US 4947932 A
The present invention is a phosphate compound for use in a bacterial nutrient medium. The medium is injected downhole in a petroleum formation along with a bacteria (or its spore) and provides the bacteria with growth nutrients. The nutrient solution contains a phosphate compound which: will not precipitate out of solution under ambient conditions; will chelate alkaline earth, rare earth, transition and heavy metal ions; and provide a nutrient source for the bacteria.
1. In a process of microbial enhanced oil recovery comprising injecting a bacteria into a wellbore within a formation, and injecting into said wellbore a nutrient source to cause said bacteria to grow and selectively plug said formation, the improvement comprising using as said nutrient source a nutrient medium that is capable of flowing downhole into a petroleum reservoir and is capable of providing a metabolizable source of phosphate for microorganisms without precipitating on contact with connate water, said nutrient medium comprising a tripolyphosphate.
This is a continuation of application Ser. No. 023,070, filed Mar. 6, 1987 now U.S. Pat. No. 4,906,557 which is related to U.S. Ser. No. 022,857, filed Mar. 6, 1987, entitled "Bacteria and its Use in a Microbial Profile Modification Process" (now abandoned in lieu of U.S. Ser. No. 140,892); U.S. Ser. No. 023,063, filed "Bacteria and Method of Isolation for Use in a Microbial Profile Modification Process"; and U.S. Ser. No. 140,892, filed Dec. 29, 1987, entitled "Bacteria and its Use in a Microbial Profile Modification Process" (now U.S. Pat. No. 4,799,545, which issued on Jan. 24, 1989).
This invention generally relates to the use of microorganisms to enhance oil recovery from petroleum reservoirs. Here, a specific phosphate compound is used to serve as a nutrient source and a chelation agent for metal ions.
Petroleum that is in underground reservoirs is brought to the surface in a variety of ways. One of the more notable publicly held ideas of oil recovery is the "gusher," however, due to the changing nature of oil reserves, and economic and environmental policies, the gusher is the thing of the past. Surface pumps, which are a common highway sight, oftentimes provide the lift force necessary to bring oil to the surface in those reservoirs where the overburden pressure is insufficient. Additionally, subsurface pumps can be coupled with the surface pumps to assist in the lifting duty. However, there comes a time in the life of many reservoir formations in which the overburden pressure and the pumping devices are not enough to overcome the oil viscosity and the capillary forces of the formation. At this point, enhanced oil recovery (EOR) techniques are useful to drive out that stubborn quantity of oil that refuses to come to the surface by the means described above.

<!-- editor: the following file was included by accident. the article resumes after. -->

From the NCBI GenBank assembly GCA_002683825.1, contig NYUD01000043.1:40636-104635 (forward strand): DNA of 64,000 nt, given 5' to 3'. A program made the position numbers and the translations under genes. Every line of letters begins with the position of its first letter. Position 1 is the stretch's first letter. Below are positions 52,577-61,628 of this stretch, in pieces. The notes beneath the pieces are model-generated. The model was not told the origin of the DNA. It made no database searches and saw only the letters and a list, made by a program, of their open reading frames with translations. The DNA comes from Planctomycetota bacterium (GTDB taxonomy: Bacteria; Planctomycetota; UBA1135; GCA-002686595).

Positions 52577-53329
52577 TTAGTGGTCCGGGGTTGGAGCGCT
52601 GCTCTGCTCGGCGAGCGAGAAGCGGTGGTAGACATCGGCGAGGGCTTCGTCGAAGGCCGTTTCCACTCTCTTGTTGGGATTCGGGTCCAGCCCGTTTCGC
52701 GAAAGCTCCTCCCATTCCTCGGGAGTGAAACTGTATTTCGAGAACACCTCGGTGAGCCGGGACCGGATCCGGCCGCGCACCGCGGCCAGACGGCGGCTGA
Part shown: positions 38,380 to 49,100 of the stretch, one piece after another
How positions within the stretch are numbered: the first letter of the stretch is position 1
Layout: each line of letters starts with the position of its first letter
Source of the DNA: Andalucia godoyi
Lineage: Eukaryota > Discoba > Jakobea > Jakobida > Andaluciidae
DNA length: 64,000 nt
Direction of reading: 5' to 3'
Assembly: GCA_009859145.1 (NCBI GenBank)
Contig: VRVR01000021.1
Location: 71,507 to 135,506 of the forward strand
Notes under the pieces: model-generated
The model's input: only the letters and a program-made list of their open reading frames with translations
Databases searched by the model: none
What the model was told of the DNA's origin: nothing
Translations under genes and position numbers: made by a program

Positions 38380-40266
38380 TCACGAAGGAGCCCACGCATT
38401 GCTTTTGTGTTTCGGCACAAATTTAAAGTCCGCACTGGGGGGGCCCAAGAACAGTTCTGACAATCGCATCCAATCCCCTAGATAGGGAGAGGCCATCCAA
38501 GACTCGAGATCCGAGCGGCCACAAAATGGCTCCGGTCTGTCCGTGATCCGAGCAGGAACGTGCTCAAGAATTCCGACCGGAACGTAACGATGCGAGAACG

The term "EOR" spans a panoply of techniques and devices that are used to recover the last bit of oil reserves. There are devices and methods for: steam injection, water injection, gas driving, emulsifying, injecting plugging agents, etc. One "device " that may perform many of these feats is a microorganism, most notably, a bacteria.
The idea of using bacteria to increase or enhance oil recovery is not new. Many laboratory investigations and a number of field tests have been performed both in the U.S. and elsewhere (see generally J. Davis, Petroleum Microbiology (1967) and works collected in J.E. Zajic et al., Microbes and Oil Recovery, Biresource Publications, El Paso (1985). Several technical meetings devoted exclusively to microbial enhanced oil recovery (MEOR) have been held. Some of the previous literature consists of anecdotal accounts or inadequately controlled studies, resulting in a skeptical appraisal of the technology. (See also D. Hitzman, Petroleum Microbiology and the History of its Role in Enhanced Oil Recovery, Proc. Int'l. Conf. on Micro. Enh. Oil Rec., p 162 (May 1621, 1982), and E. Donaldson et al., There are Bus in My Oil Well, Chemtech, p 602 (Oct. 1985).)
The principle behind MEOR is based on the fact that microbes can produce most of the agents now employed in chemical EOR; i.e., water-soluble polymers, surfactants, co-surfactants and solvents such as ethanol and acetone, and acids. (See M. Singer, Microbial Biosurfactants, in Zajic, Microbes and Oil Recovery; U.S. Pat. No. 4,522,261 to McInerney et al.; U.S. Pat. No. 2,807,570 to Updegraff and U.S. Pat. No. 2,660,550 to Updegraff et al.) some microbial-produced products, e.g., xanthan biopolymer, are now commercially used for EOR. Such use is dependent on the cost-effectiveness of the microbial product compared to competing non-microbial products, e.g., xanthan compared to polyacrylamide. In this application, the definition of MEOR applies to processes involving the in-situ application of microbial processes and usually excludes EOR processes which merely involve the use of chemical products which are produced in a fermentation plant.